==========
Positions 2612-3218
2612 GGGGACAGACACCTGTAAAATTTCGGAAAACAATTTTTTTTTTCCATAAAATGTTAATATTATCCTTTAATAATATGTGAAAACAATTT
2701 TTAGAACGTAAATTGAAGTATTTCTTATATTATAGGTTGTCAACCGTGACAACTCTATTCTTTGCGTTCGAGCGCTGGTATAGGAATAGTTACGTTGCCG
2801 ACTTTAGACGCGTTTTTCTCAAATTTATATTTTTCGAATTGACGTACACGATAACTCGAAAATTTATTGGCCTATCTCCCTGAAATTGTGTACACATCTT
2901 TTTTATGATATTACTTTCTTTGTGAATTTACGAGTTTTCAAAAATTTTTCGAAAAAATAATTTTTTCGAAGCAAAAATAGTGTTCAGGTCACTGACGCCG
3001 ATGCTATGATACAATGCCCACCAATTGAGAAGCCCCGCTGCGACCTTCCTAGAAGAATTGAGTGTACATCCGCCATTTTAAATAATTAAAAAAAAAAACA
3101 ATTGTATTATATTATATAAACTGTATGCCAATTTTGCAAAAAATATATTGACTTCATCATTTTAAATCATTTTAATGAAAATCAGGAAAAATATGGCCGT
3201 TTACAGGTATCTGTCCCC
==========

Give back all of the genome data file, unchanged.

Positions 2612-3218
2612 GGGGACAGACACCTGTAAAATTTCGGAAAACAATTTTTTTTTTCCATAAAATGTTAATATTATCCTTTAATAATATGTGAAAACAATTT
2701 TTAGAACGTAAATTGAAGTATTTCTTATATTATAGGTTGTCAACCGTGACAACTCTATTCTTTGCGTTCGAGCGCTGGTATAGGAATAGTTACGTTGCCG
2801 ACTTTAGACGCGTTTTTCTCAAATTTATATTTTTCGAATTGACGTACACGATAACTCGAAAATTTATTGGCCTATCTCCCTGAAATTGTGTACACATCTT
2901 TTTTATGATATTACTTTCTTTGTGAATTTACGAGTTTTCAAAAATTTTTCGAAAAAATAATTTTTTCGAAGCAAAAATAGTGTTCAGGTCACTGACGCCG
3001 ATGCTATGATACAATGCCCACCAATTGAGAAGCCCCGCTGCGACCTTCCTAGAAGAATTGAGTGTACATCCGCCATTTTAAATAATTAAAAAAAAAAACA
3101 ATTGTATTATATTATATAAACTGTATGCCAATTTTGCAAAAAATATATTGACTTCATCATTTTAAATCATTTTAATGAAAATCAGGAAAAATATGGCCGT
3201 TTACAGGTATCTGTCCCC